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* We have received the following Letter from a Clergy-: man of the highest respectability; and we insert it most

readily, begging leave to add, that we shall be happy

to receive any of his communications.
· TO THE EDITOR OF THE ORTHODOX CHURCHMAN'S

MAGAZINE. . Mr. Editor, T HAVE long considered it as a thing greatly to be I desired, that the Clergy should have an opportunity of seeing, in a collected point of view, the advertisements of all the religious books and tracts that are printed, or are intended for publication; as many, according to he usual-inode now pursued, constantly issue from the press, which escape notice. I take in a daily paper, and. every month the Anti Jacobin Review, and the Ortho dox Churchman's Magazine. But very many books are published, which I never hear of. I have, therefore, Sir, to propose to the booksellers, and to authors who wish their books to be known, that they advertise them frequently in your Miscellany, instead of being at the enormous expence of advertising in the several papers. The advertisement of a single sermon, consisting only of a few lines, in the newspapers, is six shillings, or more ; and an author must advertise in five or six papers, at the least, before those who are likely to be purchasers can be apprized of his publication. To this must be added, the necessary expence incurred by renewing the adver= tisements in these fleeting journals several times.

The deductions unavoidably made hereby from the profits, are of so very serious a magnitude, as to deter many authors from advertising their works, on which account they are kept in obscurity, and a considerable loss is sustained.', usi i

Should the reviews: speak favourably, and the author or bookseller be desirous of giving to the world the testiK 2

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mony of the critics as a recommendation of his work, the expence of advertising will be just double. This is a serious evil; and, although I am not an author, I shall be happy to be the instrument of remedying it. .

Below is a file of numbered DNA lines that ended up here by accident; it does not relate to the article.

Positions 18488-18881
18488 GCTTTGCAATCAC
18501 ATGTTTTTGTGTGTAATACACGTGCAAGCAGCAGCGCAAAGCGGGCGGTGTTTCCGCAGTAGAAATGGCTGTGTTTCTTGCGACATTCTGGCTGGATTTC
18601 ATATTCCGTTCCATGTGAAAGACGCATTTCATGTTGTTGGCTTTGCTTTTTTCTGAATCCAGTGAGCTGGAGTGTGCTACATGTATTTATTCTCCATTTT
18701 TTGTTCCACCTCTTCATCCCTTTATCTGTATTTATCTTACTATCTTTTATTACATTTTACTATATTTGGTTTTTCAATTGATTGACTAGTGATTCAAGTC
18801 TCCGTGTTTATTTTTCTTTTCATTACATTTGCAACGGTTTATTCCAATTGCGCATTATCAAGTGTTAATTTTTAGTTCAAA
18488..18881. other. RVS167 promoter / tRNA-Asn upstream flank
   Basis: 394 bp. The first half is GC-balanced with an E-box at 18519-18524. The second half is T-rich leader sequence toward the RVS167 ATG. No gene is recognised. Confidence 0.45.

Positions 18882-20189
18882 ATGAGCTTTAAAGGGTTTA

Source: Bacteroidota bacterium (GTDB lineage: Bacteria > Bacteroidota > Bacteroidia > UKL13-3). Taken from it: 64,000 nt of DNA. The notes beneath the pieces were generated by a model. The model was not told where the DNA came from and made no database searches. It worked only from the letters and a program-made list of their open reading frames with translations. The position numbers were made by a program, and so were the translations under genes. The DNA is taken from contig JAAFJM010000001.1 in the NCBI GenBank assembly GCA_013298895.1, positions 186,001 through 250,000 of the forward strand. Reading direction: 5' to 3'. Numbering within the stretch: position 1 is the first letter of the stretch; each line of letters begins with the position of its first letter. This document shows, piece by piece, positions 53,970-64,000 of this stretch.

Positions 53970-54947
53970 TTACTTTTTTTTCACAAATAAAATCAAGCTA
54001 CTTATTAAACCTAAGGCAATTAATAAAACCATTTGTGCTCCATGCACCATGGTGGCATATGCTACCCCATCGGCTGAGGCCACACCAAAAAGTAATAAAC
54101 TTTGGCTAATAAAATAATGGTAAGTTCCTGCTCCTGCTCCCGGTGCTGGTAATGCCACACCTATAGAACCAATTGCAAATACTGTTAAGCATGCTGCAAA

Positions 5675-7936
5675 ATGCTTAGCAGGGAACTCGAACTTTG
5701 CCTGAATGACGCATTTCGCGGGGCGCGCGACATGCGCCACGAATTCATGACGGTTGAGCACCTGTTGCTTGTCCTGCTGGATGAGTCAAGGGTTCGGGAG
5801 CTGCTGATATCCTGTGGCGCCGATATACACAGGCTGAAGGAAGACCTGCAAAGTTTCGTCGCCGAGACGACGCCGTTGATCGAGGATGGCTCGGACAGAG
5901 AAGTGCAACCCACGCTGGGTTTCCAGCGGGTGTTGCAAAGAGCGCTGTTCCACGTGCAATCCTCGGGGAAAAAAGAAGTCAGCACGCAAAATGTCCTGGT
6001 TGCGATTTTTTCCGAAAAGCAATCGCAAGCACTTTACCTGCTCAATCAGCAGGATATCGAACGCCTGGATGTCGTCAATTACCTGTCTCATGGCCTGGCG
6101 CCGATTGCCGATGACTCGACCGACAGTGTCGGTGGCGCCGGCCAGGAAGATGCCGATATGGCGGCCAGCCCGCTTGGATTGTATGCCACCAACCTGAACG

What I have, therefore, to propose to you, Mr. Editor, is this; that you print this letter and disperse copies of it in the reviews and principal magazines, and that you also send copies of the same to the principal authors and their booksellers, many of whom will, I doubt not, promote the plan by the advertisement of their publications. I am sanguine enough to hope, that in your next magazine will appear advertisements of the works of the Bishops of London, Durham, St. Asaph, Bangor, Gloucester, St. David's, Oxford, Chester, Rochester, Bristol, &c.; of the Deans of Winchester, Pea terborough, &c.; of the Archdeacons Daubeny, Pott, Nares, &c.; of the Bampton Lecturers; of Drs. Sturges, Rennel, Paley, White, Gray, Glasse, Randolph, Watkins, Hales, Gardiner, Munkhouse, Whitaker, &c.; of Messrs. Ludlam, Pearson, Clapham, Gisborne, E. Whitaker, Glasse, Faber, Farrer, Wrangham, Plumptre, Brewster, Partridge, Haggitt, Shepherd, Thirlwall, Pola whele, Cooper, &c. &c. :

Notices of the publications of these writers, and of many others, will, I presume, appear soon in your valuable Miscellany, to which I shall be glad to see subjoined extracts from the several reviews.

Let this mode of advertising be once established, and assuredly many publications will get into greater cireulation than they can now possibly do. It will also convey much valuable information to the body of the clergy and students of divinity; and be of considerable advan. tage to authors and their publishers. I should mach lament if this plan were to be treated as visionary; and many of the writers above enumerated will, I hope, prove its utility by adopting the method I have here recommended: for the scheme, I repeat it, will be found a mutual accommodation to booksellers, authors, and to the public.

. I remain,

Mr. Editor,

Truly your's, Jan. 21, 1805.

POETRY...

The BENEDICITE paraphrased. By the late Rer. Mr.

MERRICK.
VE works of God, on him alone;
1 In earth bis foot-stool, heaven his throne, ..

Be all your praise bestow'd;
Whose hand-the beauteous fabrick made,
Whose eye the finish'd work survey'd,

And saw that all was good.
The angels all with loud acclaim
Admiring view'd the new-born frame,

And hail'd the eternal king;
Again proclain your maker's praise,
Again your thankful voices raise,

And touch the tuneful string.
Praise him, ye bless'd ætherial plains,
Where, in full majesty, he deigns

To fix his aweful throne ;
Ye waters, that above him roll,
From orb to orb, from pole to pole, . .

Oh! make his praises known!
Ye thrones, dominions, virtues, powers,
Join ye your joyful songs with oui's, 1:.. .

With us your voices raise ;
From age to age extend the tay,
To heav'n's eternal monarch payisi on a
· Hymns of eternal praise.

Cælestial